In the example above, stylesheet declares the main program. Then we define a template, which is executed automatically starting reading the root '/' of the document tree of the XML document we're processing.

Using the XML document as input, we're creating this HTML tree:

<html>
    <head>
        <title>Customer List</title>
    </head>
    <body>

    <!-- ... ->

    </body>
</html>

How do we create the list? Well, let's use a table with customers:

    template "list" table apply "customer";

What to do per customer? Well, generate a table row with two columns, one for id and one for name:

    template "customer" tr {
        td value "id";
        td value "name";
    }
}

That was it. We now can run our small program:

% yml2proc -y customer.ysl2 -x customer.xml -o customer.html -P

The result looks like this:

% cat customer.html 
<?xml version="1.0"?>
<html>
  <head>
    <title>Customer List</title>
  </head>
  <body>
    <table>
      <tr>
        <td>23</td>
        <td>Kurt Meier</td>
      </tr>
      <tr>
        <td>42</td>
        <td>Lieschen Schmidt</td>
      </tr>
    </table>
  </body>
</html>
% _

Here you can download the complete program.

How to generate code with YSLT

Generating code is easy with YSLT, if you follow these steps:

  1. design the software you want to generate using patterns and write that in a DSL
  2. write target code once for each pattern
  3. deconstruct a compiler for the target code for each pattern
  4. fine tune until the diff is empty

Let's test by example. First let's say, we have a pattern of entities we want to implement as Java beans. The enities in our DSL are:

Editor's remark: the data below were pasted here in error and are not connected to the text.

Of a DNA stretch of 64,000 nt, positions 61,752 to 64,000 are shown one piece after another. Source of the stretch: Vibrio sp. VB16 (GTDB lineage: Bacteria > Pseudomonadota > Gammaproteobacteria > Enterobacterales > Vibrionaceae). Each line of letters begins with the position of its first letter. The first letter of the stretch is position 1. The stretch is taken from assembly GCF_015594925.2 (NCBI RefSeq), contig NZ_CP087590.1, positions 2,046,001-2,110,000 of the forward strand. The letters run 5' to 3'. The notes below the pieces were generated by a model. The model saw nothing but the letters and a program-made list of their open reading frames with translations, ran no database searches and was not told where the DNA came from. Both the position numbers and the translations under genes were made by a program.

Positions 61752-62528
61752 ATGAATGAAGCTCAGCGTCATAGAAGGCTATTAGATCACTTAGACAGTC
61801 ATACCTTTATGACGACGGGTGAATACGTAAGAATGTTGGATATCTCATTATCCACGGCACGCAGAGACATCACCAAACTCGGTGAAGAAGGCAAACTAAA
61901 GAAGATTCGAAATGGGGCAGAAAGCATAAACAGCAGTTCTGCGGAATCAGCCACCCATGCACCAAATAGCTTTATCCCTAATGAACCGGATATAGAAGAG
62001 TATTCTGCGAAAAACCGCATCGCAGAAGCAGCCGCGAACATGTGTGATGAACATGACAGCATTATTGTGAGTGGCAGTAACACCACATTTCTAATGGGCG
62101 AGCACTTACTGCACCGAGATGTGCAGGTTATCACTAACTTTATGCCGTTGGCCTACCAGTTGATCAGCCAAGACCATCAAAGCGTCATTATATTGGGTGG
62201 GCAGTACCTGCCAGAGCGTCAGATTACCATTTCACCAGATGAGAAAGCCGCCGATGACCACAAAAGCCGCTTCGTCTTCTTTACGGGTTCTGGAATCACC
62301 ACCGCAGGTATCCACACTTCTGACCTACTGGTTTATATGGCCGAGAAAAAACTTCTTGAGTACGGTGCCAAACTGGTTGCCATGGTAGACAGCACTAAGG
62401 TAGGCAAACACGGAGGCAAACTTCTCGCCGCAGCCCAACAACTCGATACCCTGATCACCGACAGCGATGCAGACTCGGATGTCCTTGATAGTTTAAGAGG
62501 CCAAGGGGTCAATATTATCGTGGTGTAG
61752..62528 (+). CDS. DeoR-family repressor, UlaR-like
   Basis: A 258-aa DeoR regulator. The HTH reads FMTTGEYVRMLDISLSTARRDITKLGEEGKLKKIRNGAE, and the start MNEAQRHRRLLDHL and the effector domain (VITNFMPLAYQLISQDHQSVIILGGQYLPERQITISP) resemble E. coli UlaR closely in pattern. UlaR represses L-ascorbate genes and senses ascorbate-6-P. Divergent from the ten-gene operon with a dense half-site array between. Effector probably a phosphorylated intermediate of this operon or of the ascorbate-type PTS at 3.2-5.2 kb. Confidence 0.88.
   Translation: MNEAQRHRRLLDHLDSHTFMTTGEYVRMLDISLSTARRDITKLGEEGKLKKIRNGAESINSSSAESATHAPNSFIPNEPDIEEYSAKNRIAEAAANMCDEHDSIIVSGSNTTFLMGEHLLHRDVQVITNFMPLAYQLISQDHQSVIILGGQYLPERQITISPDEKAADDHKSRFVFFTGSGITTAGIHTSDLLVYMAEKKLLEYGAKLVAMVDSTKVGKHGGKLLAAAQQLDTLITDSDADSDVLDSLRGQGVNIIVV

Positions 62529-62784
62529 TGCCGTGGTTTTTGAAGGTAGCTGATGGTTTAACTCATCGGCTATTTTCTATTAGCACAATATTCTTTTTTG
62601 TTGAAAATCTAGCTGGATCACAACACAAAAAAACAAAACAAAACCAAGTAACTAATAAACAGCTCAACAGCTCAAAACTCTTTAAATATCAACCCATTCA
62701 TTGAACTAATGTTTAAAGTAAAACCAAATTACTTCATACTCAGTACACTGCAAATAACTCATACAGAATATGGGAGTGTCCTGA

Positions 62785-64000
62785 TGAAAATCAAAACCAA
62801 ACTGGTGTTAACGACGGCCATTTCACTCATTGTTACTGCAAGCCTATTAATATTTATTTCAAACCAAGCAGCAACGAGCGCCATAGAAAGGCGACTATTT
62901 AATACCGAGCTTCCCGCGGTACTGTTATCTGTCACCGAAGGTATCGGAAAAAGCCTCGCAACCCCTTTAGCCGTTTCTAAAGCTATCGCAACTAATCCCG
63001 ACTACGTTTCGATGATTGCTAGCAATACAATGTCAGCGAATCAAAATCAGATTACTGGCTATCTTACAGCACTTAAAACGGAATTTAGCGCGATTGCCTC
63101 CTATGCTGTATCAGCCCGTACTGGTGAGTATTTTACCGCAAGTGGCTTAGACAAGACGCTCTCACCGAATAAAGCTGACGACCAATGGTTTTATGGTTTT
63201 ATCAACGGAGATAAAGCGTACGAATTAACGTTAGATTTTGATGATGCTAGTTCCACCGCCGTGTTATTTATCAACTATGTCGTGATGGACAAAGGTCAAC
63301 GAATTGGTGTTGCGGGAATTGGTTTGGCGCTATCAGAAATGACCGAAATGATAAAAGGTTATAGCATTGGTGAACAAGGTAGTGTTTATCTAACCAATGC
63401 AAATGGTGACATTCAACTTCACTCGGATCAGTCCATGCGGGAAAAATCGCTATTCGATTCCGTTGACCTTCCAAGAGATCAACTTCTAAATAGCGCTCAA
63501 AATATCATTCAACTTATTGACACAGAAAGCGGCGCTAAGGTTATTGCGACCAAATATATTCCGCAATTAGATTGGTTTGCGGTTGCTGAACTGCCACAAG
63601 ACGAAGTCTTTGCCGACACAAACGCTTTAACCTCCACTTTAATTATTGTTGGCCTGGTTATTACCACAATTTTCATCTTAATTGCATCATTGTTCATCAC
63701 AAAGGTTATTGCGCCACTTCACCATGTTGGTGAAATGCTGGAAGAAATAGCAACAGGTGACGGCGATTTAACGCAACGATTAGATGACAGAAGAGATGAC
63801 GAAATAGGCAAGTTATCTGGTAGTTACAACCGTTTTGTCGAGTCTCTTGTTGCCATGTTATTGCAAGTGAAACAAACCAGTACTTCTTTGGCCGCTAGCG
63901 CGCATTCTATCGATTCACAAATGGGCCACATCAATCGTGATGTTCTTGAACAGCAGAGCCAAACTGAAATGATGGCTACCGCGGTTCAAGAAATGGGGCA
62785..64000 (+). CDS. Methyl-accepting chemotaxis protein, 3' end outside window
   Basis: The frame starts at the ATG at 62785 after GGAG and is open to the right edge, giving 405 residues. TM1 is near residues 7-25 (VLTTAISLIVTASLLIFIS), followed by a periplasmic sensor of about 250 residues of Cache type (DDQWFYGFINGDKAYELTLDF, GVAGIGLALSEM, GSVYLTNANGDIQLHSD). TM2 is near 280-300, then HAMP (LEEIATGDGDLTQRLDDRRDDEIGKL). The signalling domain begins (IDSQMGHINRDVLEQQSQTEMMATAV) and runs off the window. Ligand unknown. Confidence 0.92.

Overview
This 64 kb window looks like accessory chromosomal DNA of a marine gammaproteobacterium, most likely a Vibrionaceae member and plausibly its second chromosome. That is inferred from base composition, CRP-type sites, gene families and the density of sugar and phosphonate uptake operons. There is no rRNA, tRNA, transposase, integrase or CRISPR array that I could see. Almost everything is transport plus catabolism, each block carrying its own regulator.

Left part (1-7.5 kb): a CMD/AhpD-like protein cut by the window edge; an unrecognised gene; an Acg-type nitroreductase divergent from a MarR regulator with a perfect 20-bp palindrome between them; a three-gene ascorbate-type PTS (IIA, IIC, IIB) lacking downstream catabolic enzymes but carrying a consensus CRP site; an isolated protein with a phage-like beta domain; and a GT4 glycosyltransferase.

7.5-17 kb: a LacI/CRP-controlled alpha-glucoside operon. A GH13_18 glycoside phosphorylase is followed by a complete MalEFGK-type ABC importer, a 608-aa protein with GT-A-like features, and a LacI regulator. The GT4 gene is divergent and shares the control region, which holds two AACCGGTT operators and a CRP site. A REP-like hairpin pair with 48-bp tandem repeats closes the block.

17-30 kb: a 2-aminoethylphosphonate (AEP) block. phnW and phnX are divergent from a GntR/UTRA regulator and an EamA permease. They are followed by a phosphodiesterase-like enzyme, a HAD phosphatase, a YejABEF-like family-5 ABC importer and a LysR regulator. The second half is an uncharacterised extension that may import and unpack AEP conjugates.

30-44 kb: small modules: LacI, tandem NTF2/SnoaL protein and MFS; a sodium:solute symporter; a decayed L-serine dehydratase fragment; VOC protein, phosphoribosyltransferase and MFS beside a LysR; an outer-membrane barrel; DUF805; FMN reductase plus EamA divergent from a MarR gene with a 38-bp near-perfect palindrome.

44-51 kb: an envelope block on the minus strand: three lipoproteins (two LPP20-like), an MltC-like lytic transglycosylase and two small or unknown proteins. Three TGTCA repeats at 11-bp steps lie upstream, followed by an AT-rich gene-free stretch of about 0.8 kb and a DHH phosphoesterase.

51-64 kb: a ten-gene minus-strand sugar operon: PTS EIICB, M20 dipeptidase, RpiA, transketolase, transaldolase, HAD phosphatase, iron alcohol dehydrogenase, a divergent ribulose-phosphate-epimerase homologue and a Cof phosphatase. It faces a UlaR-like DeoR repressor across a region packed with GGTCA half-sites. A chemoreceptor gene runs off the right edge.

decl entity +name;
decl attr +type +name;
decl aggregates +entity;

structure {
    entity Customer {
        attr String name;
        attr int creditLimit;
        aggregates Order;
    }

    entity Order {
        attr String no;
        attr String description;
        attr int amount;
    }
}

How to write that in a Java Program? Well, following the second step, we're writing our target code manually; for this simple sample, let's be naive and save the following into a file named Customer.java.target:

import java.util.Vector;
import java.util.Collections;
import base.Entity;

class Customer extends Entity {
    Customer {
        id = genId();
    }

    // attribute name
    
    private String name;
    public String getName() {
        return name;   
    }
    public void setName(String value) {
        name = value;
    }

    // attribute creditLimit

    private int creditLimit;
    public int getCreditLimit() {
        return creditLimit;   
    }
    public void setCreditLimit(int value) {
        creditLimit = value;
    }

    // Order aggregation

    protected Vector orderList = new Vector();
    void addOrder(Order entity) {
        orderList.add(entity);
    }
    void removeOrder(Order entity) {
        orderList.remove(entity);
    }
    Iterator orderIterator() {
        return orderList.iterator();
    }
}

The third step does most of the work. First we cite this code into gen_entity.ysl2 and create the basic form of an YSLT script:

include yslt.yml2

tstylesheet {
    template "/" {
        | import java.util.Vector;
        | import java.util.Collections;
        | import base.Entity;
        | 
        | class Customer extends Entity {
        |     Customer {
        |         id = genId();
        |     }
        | 
        |     // attribute name
        |     
        |     private String name;
        |     public String getName() {
        |         return name;   
        |     }
        |     public void setName(String value) {
        |         name = value;
        |     }
        | 
        |     // attribute creditLimit
        | 
        |     private int creditLimit;
        |     public int getCreditLimit() {
        |         return creditLimit;   
        |     }
        |     public void setCreditLimit(int value) {
        |         creditLimit = value;
        |     }
        | 
        |     // Order aggregation
        | 
        |     protected Vector orderList = new Vector();